The Washington Post has an article on-line today discussing scientists’ recent success with transforming living cells within living subjects. As the article indicates, this may eventually lead to great progress in curing disease, but will most assuredly cause controversy and debate.
The cells transformed were those from within a mouse’s pancreas that, when flipping what the scientists deemed were the key molecular switches, converted a common cell into an insulin-producing cell. While there will be numerous tests which will take a good length of time, this indicates that there is potential in humans to perform a similar procedure in order to cure diabetes. The scientists hope that such treatment can also be applied to those with heart disease and other illnesses.
Richard Doerflinger of the U.S. Conference of Catholic Bishops has already stated his support for this proposed method as he hopes it will end the need for stem cell research. Unlike stem cell research, where the cells to be converted are taken from dead embryos, the cells in this procedure would be able to be taken from a living person.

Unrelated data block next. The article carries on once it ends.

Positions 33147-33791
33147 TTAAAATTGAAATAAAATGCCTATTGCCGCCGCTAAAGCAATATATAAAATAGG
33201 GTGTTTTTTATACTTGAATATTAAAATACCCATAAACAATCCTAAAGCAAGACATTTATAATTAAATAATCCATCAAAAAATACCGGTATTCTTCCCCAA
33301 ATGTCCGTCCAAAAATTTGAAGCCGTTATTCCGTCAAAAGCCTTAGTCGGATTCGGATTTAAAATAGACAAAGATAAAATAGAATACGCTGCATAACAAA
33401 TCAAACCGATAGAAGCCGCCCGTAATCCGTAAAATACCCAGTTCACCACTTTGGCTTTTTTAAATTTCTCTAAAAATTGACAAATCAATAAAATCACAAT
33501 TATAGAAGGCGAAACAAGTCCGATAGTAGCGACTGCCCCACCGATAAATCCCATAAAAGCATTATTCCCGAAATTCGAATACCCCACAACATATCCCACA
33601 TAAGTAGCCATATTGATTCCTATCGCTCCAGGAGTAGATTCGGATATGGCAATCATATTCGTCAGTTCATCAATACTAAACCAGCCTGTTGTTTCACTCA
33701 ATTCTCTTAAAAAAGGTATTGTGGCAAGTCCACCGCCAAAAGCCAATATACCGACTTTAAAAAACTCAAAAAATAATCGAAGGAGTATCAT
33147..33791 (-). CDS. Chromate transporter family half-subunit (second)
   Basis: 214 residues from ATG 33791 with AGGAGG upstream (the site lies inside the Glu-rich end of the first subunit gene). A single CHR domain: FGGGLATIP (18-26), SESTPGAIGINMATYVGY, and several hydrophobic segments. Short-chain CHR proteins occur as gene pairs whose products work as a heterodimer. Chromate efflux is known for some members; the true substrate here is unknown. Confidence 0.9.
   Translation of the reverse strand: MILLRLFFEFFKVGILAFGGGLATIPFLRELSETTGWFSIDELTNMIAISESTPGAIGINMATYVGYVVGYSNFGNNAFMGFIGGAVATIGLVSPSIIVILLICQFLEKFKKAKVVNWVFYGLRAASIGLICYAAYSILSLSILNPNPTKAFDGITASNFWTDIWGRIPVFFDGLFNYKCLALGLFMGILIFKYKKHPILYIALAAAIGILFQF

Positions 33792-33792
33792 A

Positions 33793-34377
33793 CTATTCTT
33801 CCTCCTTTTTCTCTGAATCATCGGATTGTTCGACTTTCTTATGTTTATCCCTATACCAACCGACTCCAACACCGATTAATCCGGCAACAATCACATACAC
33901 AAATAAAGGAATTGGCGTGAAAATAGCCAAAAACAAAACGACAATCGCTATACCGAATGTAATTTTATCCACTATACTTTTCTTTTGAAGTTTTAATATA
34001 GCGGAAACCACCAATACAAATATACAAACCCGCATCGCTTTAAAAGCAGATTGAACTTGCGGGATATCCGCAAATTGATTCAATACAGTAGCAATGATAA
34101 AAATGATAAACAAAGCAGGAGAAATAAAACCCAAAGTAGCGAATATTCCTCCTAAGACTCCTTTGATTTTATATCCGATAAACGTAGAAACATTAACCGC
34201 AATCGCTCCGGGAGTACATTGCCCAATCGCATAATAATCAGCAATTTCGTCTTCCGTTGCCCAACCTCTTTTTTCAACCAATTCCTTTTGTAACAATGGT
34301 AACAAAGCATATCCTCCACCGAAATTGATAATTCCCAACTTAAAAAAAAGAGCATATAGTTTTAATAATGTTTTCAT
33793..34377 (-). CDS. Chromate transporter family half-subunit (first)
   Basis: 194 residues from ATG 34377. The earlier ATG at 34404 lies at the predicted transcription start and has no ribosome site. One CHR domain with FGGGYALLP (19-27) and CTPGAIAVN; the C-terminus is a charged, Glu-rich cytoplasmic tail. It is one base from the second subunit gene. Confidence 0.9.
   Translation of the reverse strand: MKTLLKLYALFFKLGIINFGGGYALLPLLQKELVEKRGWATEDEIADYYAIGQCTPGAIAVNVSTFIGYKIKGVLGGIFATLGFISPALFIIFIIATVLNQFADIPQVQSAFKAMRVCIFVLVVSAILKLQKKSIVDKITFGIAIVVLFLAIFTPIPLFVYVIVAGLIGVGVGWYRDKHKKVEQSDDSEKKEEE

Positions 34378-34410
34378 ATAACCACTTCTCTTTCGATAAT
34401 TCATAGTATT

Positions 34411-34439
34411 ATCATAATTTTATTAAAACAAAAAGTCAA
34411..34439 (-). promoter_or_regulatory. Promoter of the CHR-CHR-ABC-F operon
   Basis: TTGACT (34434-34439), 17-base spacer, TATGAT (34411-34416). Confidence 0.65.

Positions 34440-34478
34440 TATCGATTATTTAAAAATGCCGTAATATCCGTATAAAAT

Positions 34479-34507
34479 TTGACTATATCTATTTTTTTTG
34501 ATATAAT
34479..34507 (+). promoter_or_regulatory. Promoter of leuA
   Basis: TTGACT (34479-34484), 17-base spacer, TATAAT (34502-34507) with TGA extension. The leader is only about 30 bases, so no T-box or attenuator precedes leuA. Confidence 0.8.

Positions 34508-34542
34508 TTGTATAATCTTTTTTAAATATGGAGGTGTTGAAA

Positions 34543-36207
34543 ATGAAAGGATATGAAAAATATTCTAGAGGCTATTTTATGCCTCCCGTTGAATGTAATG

Still, many claim that stem cell research is needed, especially as this new procedure has yet to be performed on cells from any other living specimens aside from mice. It is uncertain how the procedure will transfer, and advocates of stem cell research claim that this new procedure may not be as useful.
The only problem I see with this new procedure is that advocates of stem cell research make a very valid point – this new procedure may not transfer over to humans. However, with research already being done to examine this potential roadblock, it seems that scientists are hopeful that they will be able to apply a similar procedure on humans. To be able to take cells from a living person and convert those into useful healthy cells that can cure disease would be ideal. It would avoid the issues associated with stem cell research, while meeting the goals that stem cell research was attempting to reach.